Search This Blog

Friday, July 5, 2013

A Murder

A number of people with ASD have become murder victims. At Babble, Joslyn Gray writes of Alex Spourdalakis, a 14-year-old ASD boy who died at the hands of his mother and godmother.
An opinion piece by columnist Eric Zorn in the Chicago Tribune offers sympathy for the two women, saying that “the tragic circumstances here suggest desperation, sorrow, confusion and helplessness in the hearts of these women.” Dozens upon dozens of comments, while not excusing the act, agree with the advice to “feel pity rather than rage…to seek to understand even as we condemn.”
I don’t. I don’t feel pity. Just the rage. I don’t understand this as desperation, because when you’re desperate, you take the help that is offered.
Both the National Council on Disability (NCD) and the Autistic Self-Advocacy Network (ASAN) have called for the U.S. Department of Justice to investigate Alex’s murder as a hate crime under the Matthew Shepard and James Byrd Jr. Hate Crimes Prevention Act of 2009.
“To do otherwise sends the message that the short life of Alex Spourdalakis was worth less than the lives of other children and reinforces the notion that killing one’s child if they are disabled, while regrettable, is understandable,” said NCD Chairperson Jeff Rosen in astatement. “This way of thinking should not go unchallenged, and the fervor with which we investigate and prosecute the perpetrators of crimes against people with disabilities should not be diminished.”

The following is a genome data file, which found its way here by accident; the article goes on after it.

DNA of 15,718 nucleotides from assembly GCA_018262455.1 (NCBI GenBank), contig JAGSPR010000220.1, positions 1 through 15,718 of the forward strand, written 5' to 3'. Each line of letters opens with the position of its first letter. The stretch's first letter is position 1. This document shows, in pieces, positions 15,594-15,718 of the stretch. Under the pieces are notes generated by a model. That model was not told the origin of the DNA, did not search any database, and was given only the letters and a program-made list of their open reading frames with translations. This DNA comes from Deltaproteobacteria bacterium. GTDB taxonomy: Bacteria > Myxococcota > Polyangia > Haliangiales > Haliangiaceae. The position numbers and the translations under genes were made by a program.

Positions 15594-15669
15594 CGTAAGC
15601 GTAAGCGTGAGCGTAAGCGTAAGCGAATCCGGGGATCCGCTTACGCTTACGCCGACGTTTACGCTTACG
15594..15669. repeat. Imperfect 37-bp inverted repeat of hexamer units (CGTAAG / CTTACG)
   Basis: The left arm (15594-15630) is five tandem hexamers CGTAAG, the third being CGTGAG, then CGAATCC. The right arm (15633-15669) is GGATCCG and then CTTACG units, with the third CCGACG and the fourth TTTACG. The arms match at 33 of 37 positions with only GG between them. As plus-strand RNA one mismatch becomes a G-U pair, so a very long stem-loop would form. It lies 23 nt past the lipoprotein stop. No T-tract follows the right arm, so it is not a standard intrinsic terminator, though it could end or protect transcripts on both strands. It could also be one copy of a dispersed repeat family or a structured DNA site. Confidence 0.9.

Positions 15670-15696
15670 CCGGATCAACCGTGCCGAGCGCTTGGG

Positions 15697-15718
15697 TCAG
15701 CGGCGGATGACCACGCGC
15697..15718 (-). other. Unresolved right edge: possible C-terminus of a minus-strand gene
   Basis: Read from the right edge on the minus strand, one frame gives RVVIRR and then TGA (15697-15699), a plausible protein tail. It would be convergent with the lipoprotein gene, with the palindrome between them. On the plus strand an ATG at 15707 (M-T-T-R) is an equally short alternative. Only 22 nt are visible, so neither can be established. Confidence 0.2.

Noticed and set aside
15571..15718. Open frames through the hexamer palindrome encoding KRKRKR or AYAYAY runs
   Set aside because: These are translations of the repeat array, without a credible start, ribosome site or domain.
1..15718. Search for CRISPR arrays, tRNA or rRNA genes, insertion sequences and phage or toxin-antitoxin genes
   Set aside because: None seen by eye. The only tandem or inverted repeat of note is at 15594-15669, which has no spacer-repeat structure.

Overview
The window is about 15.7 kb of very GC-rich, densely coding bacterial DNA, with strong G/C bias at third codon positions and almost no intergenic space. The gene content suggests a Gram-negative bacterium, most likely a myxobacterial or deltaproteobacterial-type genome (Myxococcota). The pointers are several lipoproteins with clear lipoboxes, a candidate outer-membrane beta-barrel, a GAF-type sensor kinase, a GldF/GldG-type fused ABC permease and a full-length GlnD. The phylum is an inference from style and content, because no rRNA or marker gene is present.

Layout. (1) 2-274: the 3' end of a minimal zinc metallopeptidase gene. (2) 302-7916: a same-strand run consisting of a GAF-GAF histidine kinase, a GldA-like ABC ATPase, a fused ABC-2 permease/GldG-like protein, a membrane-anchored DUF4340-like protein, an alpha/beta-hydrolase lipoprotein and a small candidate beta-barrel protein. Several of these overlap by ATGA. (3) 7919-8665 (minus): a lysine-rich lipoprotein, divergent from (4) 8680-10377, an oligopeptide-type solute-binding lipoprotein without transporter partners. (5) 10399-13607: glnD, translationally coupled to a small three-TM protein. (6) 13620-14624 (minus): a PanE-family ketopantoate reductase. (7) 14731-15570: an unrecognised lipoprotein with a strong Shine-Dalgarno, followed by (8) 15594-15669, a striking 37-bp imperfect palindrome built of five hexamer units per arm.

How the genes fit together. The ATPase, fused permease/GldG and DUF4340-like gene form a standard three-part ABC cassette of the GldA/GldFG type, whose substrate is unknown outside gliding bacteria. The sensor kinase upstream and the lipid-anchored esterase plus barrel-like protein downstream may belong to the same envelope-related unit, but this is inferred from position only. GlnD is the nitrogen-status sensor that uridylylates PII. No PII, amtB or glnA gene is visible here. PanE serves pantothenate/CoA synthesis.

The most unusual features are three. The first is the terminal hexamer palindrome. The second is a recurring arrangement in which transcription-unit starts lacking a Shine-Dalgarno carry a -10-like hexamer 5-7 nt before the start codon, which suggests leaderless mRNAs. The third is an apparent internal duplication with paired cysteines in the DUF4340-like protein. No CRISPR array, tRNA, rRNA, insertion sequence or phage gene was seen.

ASAN, an advocacy group run for and by autistic people, stated:
“In truth, Alex’s murder is about a reprehensible and repulsive ideology all too common within our society that preaches that it is better to be dead than disabled. As long as our society treats the lives of disabled people as worth less than those of the general population, more disabled children and adults will be subject to acts of violence and murder. As a result, we call for the prosecution of Alex’s killers to the fullest extent of the law.”
In contrast, Autism Speaks offered the following statement:
“On Sunday, 14-year-old Alex Spourdalakis was found stabbed to death in his suburban Chicago home. Alex was severely affected with autism and his mother and his caregiver have been charged in his death.
“We are deeply saddened by the incident involving Alex Spourdalakis. Our thoughts and prayers go out to everyone involved in this extremely unfortunate situation. In light of this tragic event, we encourage individuals with autism and their families who are experiencing a crisis situation to visit, or call 1-800-273-TALK (8255).”
With all due respect to Autism Speaks, the premeditated, gruesome, and cold-blooded murder of a 14-year-old is more than an “extremely unfortunate situation.”